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Kubala celebrates a goal in Les Corts, 1951-52 /PHOTO: ARXIU FCB

Ladislau Kubala was a player who very much defined a before and after for FC Barcelona, but one of the least known facets of his life is his early years in the turbulent pre-war era and then during the cold war which so affected his native Hungary. Today, ten years after his death, we recall those early years.

The boy with the ball

Ladislau Kubala Stecz was born on June 10th 1927 in the outskirts of Budapest. His father, Pavel, was a builder and his mother Anne, worked in a cardboard box factory. Both of them were Slovaks and had come to the Hungarian capital to escape from the extreme poverty of Bratislava.

Kubala, however, enjoyed a happy childhood and he was always a keen footballer from his early days – encouraged by his school teachers who saw in the stocky fair haired boy the makings of a star. Kubala had a footballing background of course, as his father had also turned out for Ferencvaros.

His mother made balls of paper and cardboard which the young Kubala – known in his neighbourhood as “the boy with the ball” –was to be found playing wherever he could – on the streets, in the parks, on any piece of wasteland he could find.

A young star

In 1939, when he was still just 11 years old, he was already playing for Ganz, but the outbreak of the war meant that organised football was put on hold, so not until the 1944/45 season did Kubala return to the limelight when he signed his first professional contract with Ferencvaros. Soon after he earned his first call up for the national team.

In 1945, he signed for Bratislava, one of the top Slovakian teams and in another example of his total commitment to the game, he asked the club to let him sleep at the ground so that he could train even more. His coach was Fernando Daucik, later to become his brother-in-law. Two years later he had really arrived – winning 10 caps for Czechoslovakia and the league title with Bratislava. On 17th April 1947, he married Anna Viola Daucik, his coach’s sister.

Soon after, the directors of Vasas – the new name for Ferencvaros- convinced him to re-sign and on his return to Budapest he showed his generosity by taking all the many poor people he came across in the city to a clothes shop where he treated them to new clothes. On the field, Vasa won the Central European Tournament and he again appeared for the Hungarian national team.

Escape from Hungary

However Kubala felt stifled in the atmosphere of post-war Hungary and after a Vasa game at the start of 1948 he escaped to Austria with a number of team mates. His escape in a lorry and then on foot, involved him dressing up as a soviet soldier at one point, but eventually they climbed over the snowy peaks to reach Austria. His wife and son, Branko, were left behind in Czechoslovakia and he was not to meet up with them again until June 1949.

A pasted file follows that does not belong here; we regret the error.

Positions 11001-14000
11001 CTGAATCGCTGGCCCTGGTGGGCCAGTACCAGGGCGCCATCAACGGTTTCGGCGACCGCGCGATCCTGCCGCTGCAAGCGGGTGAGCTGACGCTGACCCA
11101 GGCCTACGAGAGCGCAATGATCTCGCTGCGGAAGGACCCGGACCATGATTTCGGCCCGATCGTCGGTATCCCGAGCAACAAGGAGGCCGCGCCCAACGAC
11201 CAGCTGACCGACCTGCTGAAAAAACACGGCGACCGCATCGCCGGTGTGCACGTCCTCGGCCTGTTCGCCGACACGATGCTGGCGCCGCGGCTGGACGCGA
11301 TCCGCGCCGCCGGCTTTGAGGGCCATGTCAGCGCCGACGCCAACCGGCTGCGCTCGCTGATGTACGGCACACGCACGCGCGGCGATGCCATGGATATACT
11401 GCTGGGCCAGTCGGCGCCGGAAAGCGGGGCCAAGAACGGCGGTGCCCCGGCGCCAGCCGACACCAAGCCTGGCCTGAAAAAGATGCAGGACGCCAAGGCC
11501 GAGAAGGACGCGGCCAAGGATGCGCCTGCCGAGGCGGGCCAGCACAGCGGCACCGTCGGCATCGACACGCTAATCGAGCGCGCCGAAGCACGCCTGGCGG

Kubala arrived in Innsbruck, the capital of Tyrol and close to the Italian border. At Busto Arsizio, close to Milan, a team called Pro Pàtria played and they attempted to sign Kubala, only for the Hungarian Federation to deny him, but a promise from the FIFA President that a one-year suspension would resolve the problem, led to Kubala finally signing on March 20th 1948.

He played a number of friendly games for the Italians, but his case dragged on and Torino began to express an interest in signing him. The Italian giants invited him to Portugal where they were playing in Lisbon, but as he was preparing to leave, Kubala received the news that his wife and son had left Czechoslovakia and were waiting for him Udine. The missed trip proved to be a lucky break, as on their return from Lisbon on May 4th 1949, the Torino party suffered a horrific plane crash which ended the lives of virtually the whole team.

Things became even more difficult for Kubala in Italy now and he was forced to live with his family in the old Cinecittà film studios in Rome, which were being used to house refugees. Fernando Daucik, who had also fled Bratislava, suggested the formation of a team of expats to 'play against the nations who were offering to take the refugees in. The new team played against Espanyol at on June 15th 1950 and Kubala was the star of the game – scoring four goals.

Signs for Barça

Agustí Montal i Galobart, the then FC Barcelona President, watched the game and told the technical secretary Josep Samitier: “that kid is extraordinary. We can’t let him go – prepare a contract right now!” Within a few hours, Kubala was a Barça player, but even though Daucik had become manager at the Club, Kubala was still banned and the team had to settle for fourth place in the 1950/51 season.

The happy ending to Kubala’s troubles came just as Kubala was about to be granted Spanish citizenship (something he finally got on June 1st 1951), when FIFA formally announced that his links with Vasas were broken, as the Hungarian authorities had no jurisdiction over what was now a foreign player. On the point of reaching 24, Kubala finally received permission to play in April 1951 and the footballer who was to become a Barça legend was born again in Catalonia.

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